What Is Artificial (Partner) Insemination?Tuesday, April 10, 2012 - 16:58
If the man's semen is fertile but can't reach the cervix because of premature ejaculation or an inability to maintain an erection, partner insemination may be considered. Men with low sperm count, women with poor quality mucous, and couples with reproductive abnormalities may also benefit from this procedure.
Even if the man has erection problems, he may collect his sperm through a partial erection. The woman also takes fertility drugs to increase her output of eggs. During a day when she is ovulating, she places the man's semen in her cervical canal with a syringe. The doctor may also perform this simple procedure in his office.
If the man has low sperm count, his sperm can be "washed" to instill it with more energy beforehand. In this procedure, the sperm is separated from semen and then placed in the woman's cervix. Adding calcium to the sperm washing solution or storing it briefly in a liquid containing warm egg yolk may also enhance the sperm's movement.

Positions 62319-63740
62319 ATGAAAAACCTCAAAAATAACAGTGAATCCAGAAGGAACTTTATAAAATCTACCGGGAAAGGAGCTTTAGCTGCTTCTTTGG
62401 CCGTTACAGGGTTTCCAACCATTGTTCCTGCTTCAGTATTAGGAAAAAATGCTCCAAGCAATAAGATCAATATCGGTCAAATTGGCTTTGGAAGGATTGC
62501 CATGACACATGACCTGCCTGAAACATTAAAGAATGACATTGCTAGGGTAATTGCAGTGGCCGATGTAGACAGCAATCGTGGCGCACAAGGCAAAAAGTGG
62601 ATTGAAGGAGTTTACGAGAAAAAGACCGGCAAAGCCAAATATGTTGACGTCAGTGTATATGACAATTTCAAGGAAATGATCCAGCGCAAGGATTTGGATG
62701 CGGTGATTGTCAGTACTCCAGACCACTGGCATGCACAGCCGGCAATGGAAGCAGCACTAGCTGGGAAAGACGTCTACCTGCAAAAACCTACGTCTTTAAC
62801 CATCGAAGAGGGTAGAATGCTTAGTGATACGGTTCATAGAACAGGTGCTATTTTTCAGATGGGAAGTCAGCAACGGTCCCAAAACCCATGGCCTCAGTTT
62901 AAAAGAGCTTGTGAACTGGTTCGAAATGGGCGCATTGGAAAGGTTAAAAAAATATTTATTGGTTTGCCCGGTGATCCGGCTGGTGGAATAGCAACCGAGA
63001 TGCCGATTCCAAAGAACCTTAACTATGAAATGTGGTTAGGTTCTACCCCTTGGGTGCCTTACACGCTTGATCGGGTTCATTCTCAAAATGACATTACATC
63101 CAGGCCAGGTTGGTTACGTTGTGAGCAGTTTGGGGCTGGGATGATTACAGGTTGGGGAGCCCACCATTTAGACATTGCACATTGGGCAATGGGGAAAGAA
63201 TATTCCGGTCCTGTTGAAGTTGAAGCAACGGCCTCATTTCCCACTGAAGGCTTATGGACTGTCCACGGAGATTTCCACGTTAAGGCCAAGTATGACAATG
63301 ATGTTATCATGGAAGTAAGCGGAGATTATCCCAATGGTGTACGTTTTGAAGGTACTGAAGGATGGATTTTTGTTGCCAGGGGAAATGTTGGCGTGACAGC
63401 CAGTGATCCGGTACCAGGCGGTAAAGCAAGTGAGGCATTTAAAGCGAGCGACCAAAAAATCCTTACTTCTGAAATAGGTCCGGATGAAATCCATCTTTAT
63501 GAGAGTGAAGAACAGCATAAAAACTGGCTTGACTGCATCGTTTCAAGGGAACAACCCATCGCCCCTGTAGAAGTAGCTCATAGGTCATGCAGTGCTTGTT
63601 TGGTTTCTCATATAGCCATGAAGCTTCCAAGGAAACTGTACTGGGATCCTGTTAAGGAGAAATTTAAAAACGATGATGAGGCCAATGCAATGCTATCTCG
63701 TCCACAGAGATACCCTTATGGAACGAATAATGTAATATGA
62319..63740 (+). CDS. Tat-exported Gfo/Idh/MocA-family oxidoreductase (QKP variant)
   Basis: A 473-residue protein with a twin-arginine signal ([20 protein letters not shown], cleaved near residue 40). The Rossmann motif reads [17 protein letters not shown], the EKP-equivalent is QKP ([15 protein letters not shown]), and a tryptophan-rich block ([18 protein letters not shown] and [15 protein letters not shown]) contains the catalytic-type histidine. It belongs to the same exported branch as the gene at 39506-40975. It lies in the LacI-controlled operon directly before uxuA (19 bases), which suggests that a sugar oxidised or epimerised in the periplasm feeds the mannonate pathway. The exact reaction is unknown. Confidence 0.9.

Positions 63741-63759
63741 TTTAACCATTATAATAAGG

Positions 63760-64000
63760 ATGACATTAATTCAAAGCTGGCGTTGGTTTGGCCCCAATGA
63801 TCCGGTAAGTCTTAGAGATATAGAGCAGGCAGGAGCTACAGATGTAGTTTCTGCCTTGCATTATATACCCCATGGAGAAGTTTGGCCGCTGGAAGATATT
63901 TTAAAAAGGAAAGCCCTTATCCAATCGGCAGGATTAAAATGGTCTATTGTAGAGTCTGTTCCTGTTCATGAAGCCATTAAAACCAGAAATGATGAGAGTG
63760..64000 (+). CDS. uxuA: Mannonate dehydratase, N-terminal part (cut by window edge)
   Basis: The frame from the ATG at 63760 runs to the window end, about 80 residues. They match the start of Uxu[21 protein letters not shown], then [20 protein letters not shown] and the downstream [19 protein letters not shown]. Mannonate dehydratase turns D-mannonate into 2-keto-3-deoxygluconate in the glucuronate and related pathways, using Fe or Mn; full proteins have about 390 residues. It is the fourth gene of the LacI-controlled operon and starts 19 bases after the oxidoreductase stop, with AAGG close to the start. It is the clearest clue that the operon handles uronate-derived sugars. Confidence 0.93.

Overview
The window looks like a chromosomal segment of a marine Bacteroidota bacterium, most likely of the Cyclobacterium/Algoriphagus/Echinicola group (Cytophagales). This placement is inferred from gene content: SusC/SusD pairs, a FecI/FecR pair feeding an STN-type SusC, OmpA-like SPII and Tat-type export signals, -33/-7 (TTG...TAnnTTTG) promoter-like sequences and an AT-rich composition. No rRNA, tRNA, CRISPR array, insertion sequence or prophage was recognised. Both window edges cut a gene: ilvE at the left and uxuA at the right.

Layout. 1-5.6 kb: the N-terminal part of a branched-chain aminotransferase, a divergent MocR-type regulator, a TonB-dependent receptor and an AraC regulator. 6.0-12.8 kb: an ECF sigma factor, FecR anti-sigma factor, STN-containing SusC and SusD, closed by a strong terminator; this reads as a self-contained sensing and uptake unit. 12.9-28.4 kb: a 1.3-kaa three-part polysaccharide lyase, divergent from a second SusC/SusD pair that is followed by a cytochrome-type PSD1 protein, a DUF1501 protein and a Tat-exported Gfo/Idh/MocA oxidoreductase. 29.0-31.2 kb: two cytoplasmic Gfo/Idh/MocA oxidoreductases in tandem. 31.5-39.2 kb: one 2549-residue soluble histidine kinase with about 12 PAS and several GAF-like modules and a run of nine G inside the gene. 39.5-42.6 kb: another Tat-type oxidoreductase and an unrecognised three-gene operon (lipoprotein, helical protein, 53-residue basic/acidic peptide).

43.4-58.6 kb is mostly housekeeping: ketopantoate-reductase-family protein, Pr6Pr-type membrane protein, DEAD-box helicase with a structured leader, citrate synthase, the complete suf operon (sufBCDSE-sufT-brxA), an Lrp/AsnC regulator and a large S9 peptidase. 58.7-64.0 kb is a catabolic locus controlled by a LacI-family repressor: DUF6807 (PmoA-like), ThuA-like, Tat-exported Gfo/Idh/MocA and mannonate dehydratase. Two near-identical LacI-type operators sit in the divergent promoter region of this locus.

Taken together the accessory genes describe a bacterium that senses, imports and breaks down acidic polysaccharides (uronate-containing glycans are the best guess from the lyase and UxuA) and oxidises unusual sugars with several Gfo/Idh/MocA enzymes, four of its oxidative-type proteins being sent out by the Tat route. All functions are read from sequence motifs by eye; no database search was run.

For women with cervical mucous that is too thick, or for partners with reproductive abnormalities or unexplained
Unfortunately, partner insemination is not always a guaranteed success. A couple may have to go through the procedure six to 12 times before pregnancy occurs.
What Is Donor Insemination?
Donor insemination uses sperm from a donor male that is placed in the woman's cervix, fallopian tubes or uterus. This procedure may create pregnancy if the partner has few or no sperm, or an untreatable illness that affects his reproductive system. Single women who wish to have a child without a partner often use this method to achieve pregnancy.
Donors are screened for illnesses such as sexually transmitted diseases, for blood types, and for sperm that may react to the woman's mucous. Routine use of frozen semen also may reduce the risk of sexually transmitted diseases. Thousands of pregnancies have been reported from the use of frozen semen in the United States.